Documents obtained by Brussels-based news service EUobserver reveal that the majority of EU laws passed in 2016 were agreed behind closed doors in secret meetings between the European Parliament and national governments. This is against a backdrop of EU claims to be the most transparent legislator in the world, and an increasing crisis of confidence among EU citizens.
In accordance with the procedure agreed by the EU’s 28 Member States in the Treaties, all EU laws are proposed the European Commission. They are then sent to the two legislating institutions of the EU, the directly-elected European Parliament and the Council of the EU, which represents the national governments of the Member States. The Treaties foresee two separate readings in both “chambers” which should, at least in the case of the European Parliament, take place in public. There has long been criticism of the Council meeting in secret, while the Parliament boasts that all its committee and plenary meetings are webstreamed live.
However, the practice at the European Parliament has been revealed by this report to be far from the theory. Under the presidency of Martin Schulz from 2012-2017, more and more power was centralised, more and more deals done in secret. This lack of democracy and transparency accelerated after the 2014 European Parliament elections when Schulz devised a “partnership” with European Commission President Jean-Claude Juncker, backed up by a parliamentary majority of the assembly’s two largest Political Groups, the centre-right EPP and centre-left S&D.
While in a normal democracy the parliament would be scrutinising the executive and holding it to account, in the Juncker/Schulz world, the Commission colludes with the Parliement to ensure that all its legislative proposals are rammed through at high speed with minimal consultation or transparency. This Juncker/Schulz method of legislating reached its climax in 2016 when not a single law ended up in a second reading, all of them being concluded in secretive so-called “first reading agreements”. Some 20 laws went through “early second reading” last year, including the data protection regulation. But this procedure is different from a full second reading.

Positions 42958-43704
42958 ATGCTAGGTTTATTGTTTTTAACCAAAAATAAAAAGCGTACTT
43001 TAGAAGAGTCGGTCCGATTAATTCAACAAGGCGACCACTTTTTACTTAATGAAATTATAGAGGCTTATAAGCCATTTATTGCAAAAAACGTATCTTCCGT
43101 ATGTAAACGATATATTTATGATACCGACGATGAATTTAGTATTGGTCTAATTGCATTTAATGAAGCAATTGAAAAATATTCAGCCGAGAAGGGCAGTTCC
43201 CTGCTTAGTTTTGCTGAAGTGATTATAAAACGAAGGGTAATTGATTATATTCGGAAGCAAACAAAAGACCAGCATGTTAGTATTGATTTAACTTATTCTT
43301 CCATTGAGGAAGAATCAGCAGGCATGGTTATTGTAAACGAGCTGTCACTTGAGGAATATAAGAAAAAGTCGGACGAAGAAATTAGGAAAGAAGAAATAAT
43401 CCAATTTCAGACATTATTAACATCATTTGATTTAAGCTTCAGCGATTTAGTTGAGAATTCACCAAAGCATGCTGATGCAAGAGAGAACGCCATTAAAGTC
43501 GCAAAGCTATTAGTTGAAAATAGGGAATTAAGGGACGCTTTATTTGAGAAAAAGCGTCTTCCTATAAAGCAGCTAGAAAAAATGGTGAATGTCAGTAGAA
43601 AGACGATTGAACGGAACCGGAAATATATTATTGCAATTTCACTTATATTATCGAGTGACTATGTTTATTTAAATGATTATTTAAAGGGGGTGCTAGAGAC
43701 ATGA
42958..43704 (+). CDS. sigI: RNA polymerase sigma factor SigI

Second readings are important because they open up the debate to the public at large. Removing this phase means the details are being agreed behind closed doors and citizens have to rely on insider information to understand what is happening. As EUObserver reports: “Well-connected lobbyists or specialised reporters may be able to follow the law-making process, but most people will struggle to make sense of why or how decisions were made. MEPs may debate the bill at the committee level, but the real decisions remain broadly out of sight.
In this case, the legislation is adopted after a compromise is reached between MEPs and representatives of the 28 Member States at co-called ‘trilogue’ meetings (as the Commission also attends) which then gets rubber stamped by both the Parliament and Council without any proper debate. Furthermore, the closed-door talks between Parliament and Council are off limits to the public. Minutes are usually not taken. If any notes are taken, obtaining them is also difficult because the meetings do not formally exist. Exercising the right of every EU citizen to access EU documents to a meeting that never officially took place can be a daunting exercise in patience and disappointment.
The lack of transparency has become so serious that the EU Ombudsman Emily O’Reilly whose job is to defend citizens’ rights in the EU administration, opened a formal investigation into the ‘trilogue’ procedure in May 2015. So far this has not delivered any results, partly because EP President Martin Schulz refused to cooperate with Ms O’Reilly by supplying a series of documents she requested, or allowing her staff to observe trilogues.
If the EU leadership wants to destroy the Union, it is going about it the right way. Now that Martin Schulz had departed the EU stage, and there is talk that Jean-Claude Juncker may follow him, a window of opportunity is opening up for practices to change. In the interest of shoring up public confidence in the EU, it is essential that the legislative process become fully open, transparent and accessible. Otherwise, EU laws will have no legitimacy with the general public in the Member States.